Thursday, July 11, 2013
Leadership Training 5.1
Wednesday, June 26, 2013
We held our fifth classroom training session for coaches and volunteers from youth football academies around Kumba today. Our topic was “Interpersonal Relationships.” We asked the leaders the following questions to help form the basis of a discussion:
1. How do you define an interpersonal relationship?
2. As a coach, how do you develop an interpersonal relationship with youth players?
3. As a coach, what is the purpose of developing interpersonal relationships with youth players?
Coaches are often thought of as people with boisterous personalities that can use booming voices and motivational speeches to rally their teams before a match. Today, I really wanted the people in class to embrace the other role of the coach—One that is gentler, kind, caring, and compassionate. We talked of a coach who gains the trust and respect of his players by getting to know them each as individuals. A good coach, we said, cares about the development of each individual player before he cares about winning. Plus, by maximizing the potential of each individual player, the overall team output, we discussed, will only be better.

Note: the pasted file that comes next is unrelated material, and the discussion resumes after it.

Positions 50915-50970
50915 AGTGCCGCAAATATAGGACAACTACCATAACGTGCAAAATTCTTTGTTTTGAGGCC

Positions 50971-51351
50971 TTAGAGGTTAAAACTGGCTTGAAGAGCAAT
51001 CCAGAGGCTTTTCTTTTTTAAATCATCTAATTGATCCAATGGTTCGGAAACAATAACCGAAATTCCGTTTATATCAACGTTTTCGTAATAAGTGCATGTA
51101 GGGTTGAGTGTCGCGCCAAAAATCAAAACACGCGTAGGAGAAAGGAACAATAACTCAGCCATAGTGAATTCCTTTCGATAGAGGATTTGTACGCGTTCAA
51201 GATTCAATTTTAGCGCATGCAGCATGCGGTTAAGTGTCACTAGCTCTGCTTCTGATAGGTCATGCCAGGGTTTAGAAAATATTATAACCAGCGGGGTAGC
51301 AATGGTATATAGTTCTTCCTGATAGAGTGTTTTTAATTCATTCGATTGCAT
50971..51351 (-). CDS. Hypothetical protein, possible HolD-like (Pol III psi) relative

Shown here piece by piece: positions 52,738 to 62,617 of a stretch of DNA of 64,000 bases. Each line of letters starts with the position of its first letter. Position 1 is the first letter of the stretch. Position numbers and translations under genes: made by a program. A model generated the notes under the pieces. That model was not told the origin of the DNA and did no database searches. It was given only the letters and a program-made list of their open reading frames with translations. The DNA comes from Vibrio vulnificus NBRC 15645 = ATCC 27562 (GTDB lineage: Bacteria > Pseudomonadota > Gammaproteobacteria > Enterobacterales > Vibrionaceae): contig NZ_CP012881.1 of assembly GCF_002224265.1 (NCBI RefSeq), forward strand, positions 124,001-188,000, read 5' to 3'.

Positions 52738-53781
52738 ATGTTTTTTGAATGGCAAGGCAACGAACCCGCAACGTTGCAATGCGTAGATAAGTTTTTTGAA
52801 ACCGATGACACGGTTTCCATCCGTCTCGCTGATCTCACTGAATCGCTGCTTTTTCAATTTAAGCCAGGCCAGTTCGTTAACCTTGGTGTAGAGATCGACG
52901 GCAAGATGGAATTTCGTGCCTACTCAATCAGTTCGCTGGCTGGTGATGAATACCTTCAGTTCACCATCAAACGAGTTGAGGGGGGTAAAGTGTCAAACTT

I concluded by telling them about one of the professional soccer coaches I most admire—Bob Bradley. Bob Bradley is the former coach of the United States Men’s National Team. Talking about Bob Bradley to Cameroonians actually had additional relevance because he now coaches the national team of an African country in Egypt. Anyway, Bradley was never known for a boisterous personality or an ability to give breathtaking pre-game speeches to his team. He was never seen yelling or screaming at players on the field during a match. Instead, he was known as a “player’s coach.” In other words, Bob Bradley had a remarkable talent for developing interpersonal relationships with his players, taking the time to understand them each as unique individuals so as to earn their trust and give them the confidence they needed to succeed on the field. Over the course of his time as United States Men’s National Team coach, not one player ever said a bad word to the press about Bob Bradley. With the way that grown men with big egos in professional sports tend to conflict these days, this fact is remarkable. I thought that this little story about Bob Bradley sent a good message and was a good way to finish class.